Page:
In Arminianism God desires to save, has the power to save but can’t satisfy that desire and exercise that power without the unbeliever’s permission. The logical implication of this synergistic (cooperative) view is that “it is impossible for God to save anyone in and of Himself.” (Roger Olson; See Aomin.org).
Also, in Arminianism, we have the following tenet which flows naturally from the first, owing to the fact that if you can decide to be saved, you can decide to be unsaved (several times):
“As men may change themselves from believers to unbelievers, so God’s determination concerning them changes.” (Remonstrances, the Arminian Manifesto).
This second Arminian doctrine makes no biblical sense, for the Bible clearly states in many places that God’s determination can never change. In other words, God’s determination is God’s “predetermination/predestination.”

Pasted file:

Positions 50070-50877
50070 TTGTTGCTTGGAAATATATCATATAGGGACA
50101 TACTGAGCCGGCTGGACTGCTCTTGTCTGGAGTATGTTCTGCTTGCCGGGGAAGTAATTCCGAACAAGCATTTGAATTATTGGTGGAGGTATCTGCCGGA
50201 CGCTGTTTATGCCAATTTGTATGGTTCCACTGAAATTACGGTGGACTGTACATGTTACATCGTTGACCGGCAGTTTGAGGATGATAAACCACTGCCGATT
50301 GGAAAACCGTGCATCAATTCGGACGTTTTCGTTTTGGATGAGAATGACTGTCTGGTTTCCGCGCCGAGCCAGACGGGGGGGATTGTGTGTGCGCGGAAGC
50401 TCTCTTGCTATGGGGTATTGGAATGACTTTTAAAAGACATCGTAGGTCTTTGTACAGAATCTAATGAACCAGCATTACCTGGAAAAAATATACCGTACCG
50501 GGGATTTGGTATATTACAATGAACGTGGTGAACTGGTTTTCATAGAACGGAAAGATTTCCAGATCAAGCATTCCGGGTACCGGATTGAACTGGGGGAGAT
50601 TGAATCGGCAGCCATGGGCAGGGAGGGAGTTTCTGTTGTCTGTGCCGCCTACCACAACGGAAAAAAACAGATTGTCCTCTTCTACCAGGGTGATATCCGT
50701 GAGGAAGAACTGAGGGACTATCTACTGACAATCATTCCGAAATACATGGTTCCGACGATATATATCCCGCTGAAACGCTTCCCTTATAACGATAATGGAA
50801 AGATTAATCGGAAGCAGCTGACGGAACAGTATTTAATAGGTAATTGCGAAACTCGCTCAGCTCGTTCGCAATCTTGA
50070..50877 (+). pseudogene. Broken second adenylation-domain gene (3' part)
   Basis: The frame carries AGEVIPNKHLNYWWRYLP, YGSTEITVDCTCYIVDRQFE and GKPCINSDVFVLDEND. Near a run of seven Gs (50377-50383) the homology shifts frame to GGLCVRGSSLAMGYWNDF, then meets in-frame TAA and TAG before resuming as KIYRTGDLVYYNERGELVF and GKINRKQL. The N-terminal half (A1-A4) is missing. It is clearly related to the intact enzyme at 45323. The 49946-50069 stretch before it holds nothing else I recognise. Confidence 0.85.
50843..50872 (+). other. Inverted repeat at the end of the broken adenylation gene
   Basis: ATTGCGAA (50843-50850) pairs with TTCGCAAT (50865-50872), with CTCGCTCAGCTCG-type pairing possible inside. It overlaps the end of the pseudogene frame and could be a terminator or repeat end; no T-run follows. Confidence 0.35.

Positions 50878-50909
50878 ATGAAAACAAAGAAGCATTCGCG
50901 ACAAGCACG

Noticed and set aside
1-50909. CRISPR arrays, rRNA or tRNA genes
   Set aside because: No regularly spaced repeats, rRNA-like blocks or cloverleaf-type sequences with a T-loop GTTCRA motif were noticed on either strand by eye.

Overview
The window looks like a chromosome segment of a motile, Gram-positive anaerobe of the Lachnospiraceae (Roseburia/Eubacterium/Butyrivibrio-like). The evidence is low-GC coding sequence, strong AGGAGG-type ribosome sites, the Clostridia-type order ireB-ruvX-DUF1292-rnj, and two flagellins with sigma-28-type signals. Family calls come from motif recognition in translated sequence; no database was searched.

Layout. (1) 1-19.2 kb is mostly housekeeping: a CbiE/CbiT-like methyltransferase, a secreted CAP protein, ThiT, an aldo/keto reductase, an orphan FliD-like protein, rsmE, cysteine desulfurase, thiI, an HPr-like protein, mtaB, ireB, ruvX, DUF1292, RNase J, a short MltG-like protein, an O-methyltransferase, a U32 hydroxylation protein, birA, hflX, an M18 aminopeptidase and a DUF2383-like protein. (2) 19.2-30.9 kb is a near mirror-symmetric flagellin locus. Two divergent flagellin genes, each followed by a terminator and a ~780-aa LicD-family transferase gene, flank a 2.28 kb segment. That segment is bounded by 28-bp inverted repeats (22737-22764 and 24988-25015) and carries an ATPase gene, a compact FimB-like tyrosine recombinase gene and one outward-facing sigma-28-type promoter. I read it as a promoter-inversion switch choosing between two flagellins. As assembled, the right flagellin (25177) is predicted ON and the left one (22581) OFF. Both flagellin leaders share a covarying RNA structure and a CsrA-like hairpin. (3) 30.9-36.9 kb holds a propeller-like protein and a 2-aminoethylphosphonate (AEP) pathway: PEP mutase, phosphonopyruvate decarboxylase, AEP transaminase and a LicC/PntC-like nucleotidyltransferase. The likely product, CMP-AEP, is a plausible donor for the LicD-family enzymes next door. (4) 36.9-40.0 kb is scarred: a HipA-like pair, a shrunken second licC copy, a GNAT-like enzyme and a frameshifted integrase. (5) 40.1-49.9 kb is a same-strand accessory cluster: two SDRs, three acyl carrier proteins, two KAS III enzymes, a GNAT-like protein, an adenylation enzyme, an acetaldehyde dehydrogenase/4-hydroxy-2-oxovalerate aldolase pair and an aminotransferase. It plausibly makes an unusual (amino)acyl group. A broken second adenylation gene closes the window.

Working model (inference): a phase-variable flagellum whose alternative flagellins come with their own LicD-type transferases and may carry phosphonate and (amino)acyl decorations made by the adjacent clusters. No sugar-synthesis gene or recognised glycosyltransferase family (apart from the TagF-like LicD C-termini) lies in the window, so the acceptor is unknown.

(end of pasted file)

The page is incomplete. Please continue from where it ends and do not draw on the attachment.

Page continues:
James 1:17 With the Father of lights is no variableness, neither shadow of turning.
Psalm 102: 27 But you are the same, and your years have no end.
2 Timothy 2:13 If we are faithless, he remains faithful— for he cannot deny himself.
1 Samuel 15:29 And also the Glory of Israel will not lie or have regret, for he is not a man, that he should have regret.”
Isaiah 14:27 For the Lord of hosts has purposed, and who will annul it? His hand is stretched out, and who will turn it back?
Job 23:13 But he is unchangeable, and who can turn him back? What he desires, that he does.
Psalm 115:3 Our God is in the heavens; he does all that he pleases.
“Can God save me if I don’t want him to?” You don’t understand the Bible. If you don’t want God to save you – nobody in their natural state wants that – it’s because Jesus has not prayed ( interceded) for you (John 17 “I don’t pray for the world but those you have given me”).